almost same as Dial-up, but it offers connectivity through the use
of digital phone lines instead of standard line Analog. It offers
Internet connectivity at speeds of up to 128 Kbps, allows the user
to receive or make calls simultaneously on the same line. ISDN
comes through a regular telephone wire from the telephone pole
on your street. The line combines two 64 Kbps channels to offer
128 Kbps bandwidth broken into three bands: One band for the
ringing signal of your phone, one band for your telephone
conversation, and one band for data.
Single connection can support both voice and data.
Eight terminals can be connected on a single line.
Signal on ISDN line-voice or data is sent in digital mode,
so less prone to noise, have very high quality service.
Two calls (which could be voice, data, image or combination
of any two) can be established simultaneously on a single pair
High-speed data transfer from PC to PC.
A special ISDN line must be installed at the customer’s
A special ISDN modem or router is also required.
3.5.3 Direct Internet Access (Leased Line Connection)
Leased line is a “permanent connection” between a computer
system (single CPU or LAN, and the Internet). It is generally used
by larger institutions, corporate and government agencies. It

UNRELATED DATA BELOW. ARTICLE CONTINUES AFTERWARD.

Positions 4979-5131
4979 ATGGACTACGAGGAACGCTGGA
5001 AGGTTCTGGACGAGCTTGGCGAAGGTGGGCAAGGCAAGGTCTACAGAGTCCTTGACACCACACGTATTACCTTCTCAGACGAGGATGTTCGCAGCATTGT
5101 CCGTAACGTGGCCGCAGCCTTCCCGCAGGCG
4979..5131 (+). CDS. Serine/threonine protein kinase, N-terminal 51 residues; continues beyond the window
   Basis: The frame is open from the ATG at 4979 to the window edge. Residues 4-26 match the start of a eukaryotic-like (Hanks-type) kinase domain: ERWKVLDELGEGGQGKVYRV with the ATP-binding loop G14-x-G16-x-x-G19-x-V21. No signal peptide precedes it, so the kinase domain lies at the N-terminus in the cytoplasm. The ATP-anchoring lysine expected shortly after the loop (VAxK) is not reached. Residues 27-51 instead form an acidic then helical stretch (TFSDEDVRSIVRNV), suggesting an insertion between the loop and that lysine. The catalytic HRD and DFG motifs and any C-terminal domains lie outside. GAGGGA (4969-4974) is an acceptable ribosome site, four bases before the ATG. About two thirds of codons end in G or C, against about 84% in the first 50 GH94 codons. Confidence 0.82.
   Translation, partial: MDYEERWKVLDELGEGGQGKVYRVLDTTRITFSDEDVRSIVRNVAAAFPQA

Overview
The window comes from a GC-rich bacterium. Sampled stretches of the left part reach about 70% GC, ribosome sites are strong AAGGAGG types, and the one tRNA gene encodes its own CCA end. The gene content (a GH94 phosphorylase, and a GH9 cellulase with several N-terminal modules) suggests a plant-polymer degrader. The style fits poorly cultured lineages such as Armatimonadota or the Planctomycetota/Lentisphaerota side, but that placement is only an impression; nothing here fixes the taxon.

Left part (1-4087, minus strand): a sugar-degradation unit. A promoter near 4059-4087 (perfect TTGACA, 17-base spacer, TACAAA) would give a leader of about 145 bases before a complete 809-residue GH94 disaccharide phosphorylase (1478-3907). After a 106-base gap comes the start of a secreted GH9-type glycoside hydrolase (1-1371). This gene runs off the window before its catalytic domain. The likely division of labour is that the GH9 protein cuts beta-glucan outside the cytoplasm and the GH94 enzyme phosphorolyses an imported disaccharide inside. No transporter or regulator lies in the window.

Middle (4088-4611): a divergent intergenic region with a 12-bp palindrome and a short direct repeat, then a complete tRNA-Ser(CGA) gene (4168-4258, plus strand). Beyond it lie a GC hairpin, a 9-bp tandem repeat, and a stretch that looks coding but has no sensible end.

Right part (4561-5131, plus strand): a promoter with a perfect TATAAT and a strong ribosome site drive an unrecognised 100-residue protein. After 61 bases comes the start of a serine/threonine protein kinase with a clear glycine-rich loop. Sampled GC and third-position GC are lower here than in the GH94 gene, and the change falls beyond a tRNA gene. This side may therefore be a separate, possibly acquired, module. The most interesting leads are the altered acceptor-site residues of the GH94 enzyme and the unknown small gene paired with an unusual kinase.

involves establishing your own Internet gateway (connection) and
paying to have a direct full time line with the network. Your
Computers, in effect, become part of the Internet. The main
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advantage of this connection is that: it is on line – 24 hrs a day,
seven days a week, (24x7) and provides faster access.
Dedicated links are established through service provider who
places a computer-controlled router (message director) at the
site. A router is used to connect local network to the Internet,
and it allows all the members of the network complete access to
3.5.4 DSL (Digital Subscriber Line or Dedicated Service
Line) Broadband Connection
DSL, is an “always-on’ and widely used data connections and
can provide an excellent Internet connection. It connects your
home or office to the Internet through the same telephone wire
that comes from telephone pole on the street. Like ISDN, with
DSL, user can make and receive telephone calls while connected
to the Internet. The difference between DSL and dial-up / ISDN
is that a DSL Internet connection uses a high-speed dedicated
circuit filtering out standard phone calls and Internet signals.
Connections are ‘always on’.
Talk and access Internet simultaneously on single line.
DSL utilizes the standard copper wiring already installed
into businesses and homes, requiring no special line
installation for service.
High Speed data download; data speed starts from 256 kbps
to 2 mbps.
Can share this connection to create own LAN Network i.e.
more than one PC can be connected.
Hardware costs are very high, as you need a special DSL
modem and a DSL filter to use the service.
Since a ADSL connections are ‘always on’ you need a
firewall to protect your PC.